Although it is believed that ‘persistent (chronic, or extended) pain’ is “pain that exists beyond three months Siddall and Cousins3 (p. 511), the timeframe for pain to change from acute to chronic varies from person to person. Standard assessment instruments have been reported as useful to predict disability, assess the likelihood of individuals with acute pain progressing to a more persistent pain state, and identify appropriate treatment strategies.46 Early identification of patients with persistent pain features in primary care settings facilitates timely referral for more comprehensive specialist health assessments.47 This may lead to timely intervention to circumvent potentially crippling disability from persistent pain, reduce medical and compensation costs, and increase return-to-work rates.812

The instruments outlined in this paper were identified during our recent systematic literature review.13 They reflect our understanding of the purpose of primary care assessment of individuals with pain, and the time and resource constraints of primary health care settings. The recent review13 was commissioned by the New Zealand Accident Compensation Corporation (ACC), the sole national 24-hour no fault injury insurer and rehabilitation purchaser.

Methods

Purpose of the ACC-commissioned review

The literature review13 identified psychometrically sound, clinically-useful assessment instruments for persistent pain of noncancer origin, for use by multidisciplinary healthcare teams or individual practitioners, or face-to-face or telephone delivery, in a range of health care settings and locations.

Purpose of this paper

This paper reports on persistent pain assessment instruments which were identified in the commissioned review and were considered appropriate for delivery in primary care settings.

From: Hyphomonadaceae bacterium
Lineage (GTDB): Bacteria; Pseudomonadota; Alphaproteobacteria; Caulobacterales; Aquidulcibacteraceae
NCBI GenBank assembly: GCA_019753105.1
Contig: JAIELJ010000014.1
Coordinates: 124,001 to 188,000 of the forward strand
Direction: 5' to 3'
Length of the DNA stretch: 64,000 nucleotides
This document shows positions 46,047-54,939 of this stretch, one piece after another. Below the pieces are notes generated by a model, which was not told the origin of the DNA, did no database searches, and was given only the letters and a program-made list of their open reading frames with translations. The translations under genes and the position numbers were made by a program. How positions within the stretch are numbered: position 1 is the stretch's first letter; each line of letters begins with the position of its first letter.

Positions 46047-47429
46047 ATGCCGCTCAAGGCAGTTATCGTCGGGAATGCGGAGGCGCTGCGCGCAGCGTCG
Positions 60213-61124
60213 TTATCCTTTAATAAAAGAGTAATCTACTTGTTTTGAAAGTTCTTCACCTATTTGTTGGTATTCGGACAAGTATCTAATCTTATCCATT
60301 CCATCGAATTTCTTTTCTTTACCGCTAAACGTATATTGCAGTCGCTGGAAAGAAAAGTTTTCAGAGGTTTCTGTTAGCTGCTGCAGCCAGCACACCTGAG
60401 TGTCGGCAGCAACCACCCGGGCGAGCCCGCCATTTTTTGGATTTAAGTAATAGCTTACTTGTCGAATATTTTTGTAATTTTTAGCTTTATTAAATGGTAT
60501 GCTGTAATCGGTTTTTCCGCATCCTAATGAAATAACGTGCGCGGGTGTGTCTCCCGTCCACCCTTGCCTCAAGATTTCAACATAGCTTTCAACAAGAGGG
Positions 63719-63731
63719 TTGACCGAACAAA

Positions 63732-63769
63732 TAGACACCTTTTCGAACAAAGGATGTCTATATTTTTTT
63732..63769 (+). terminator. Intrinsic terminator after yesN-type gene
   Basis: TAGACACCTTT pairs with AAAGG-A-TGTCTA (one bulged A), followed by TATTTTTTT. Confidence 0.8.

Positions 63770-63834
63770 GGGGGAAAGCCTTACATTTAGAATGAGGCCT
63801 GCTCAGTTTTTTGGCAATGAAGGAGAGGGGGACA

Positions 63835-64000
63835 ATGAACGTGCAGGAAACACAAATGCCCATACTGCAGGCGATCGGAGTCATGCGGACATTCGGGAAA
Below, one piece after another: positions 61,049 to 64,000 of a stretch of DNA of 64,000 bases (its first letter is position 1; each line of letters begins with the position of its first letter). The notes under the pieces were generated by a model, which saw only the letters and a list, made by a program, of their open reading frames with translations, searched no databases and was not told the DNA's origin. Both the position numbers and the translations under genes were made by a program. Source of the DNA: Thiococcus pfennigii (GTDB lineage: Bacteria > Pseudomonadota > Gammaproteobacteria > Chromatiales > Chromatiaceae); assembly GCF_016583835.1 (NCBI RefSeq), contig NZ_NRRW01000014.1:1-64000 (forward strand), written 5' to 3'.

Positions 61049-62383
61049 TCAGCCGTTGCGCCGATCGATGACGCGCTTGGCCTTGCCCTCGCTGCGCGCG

Literature review processes

Our recent paper describes the search strategy, inclusion and exclusion criteria, assessment of methodological quality, steps taken to classify the identified assessment instruments for adults with persistent pain of noncancer origin, and the findings.13 The assessment instruments were classified in terms of pain severity, psychological distress, functional capacity, multidimensional constructs of persistent pain, and general health status/quality of life.

Primary care instruments

During the review, we opportunistically identified instruments which seemed appropriate to primary health care settings. These instruments were short and efficiently administered, and had simple language and scoring scales, and small numbers of items. Some also had score thresholds which indicated patients at risk of persistent pain. A summary of the literature review process, and the number of instruments included at each step of the review13 is provided in Figure 1.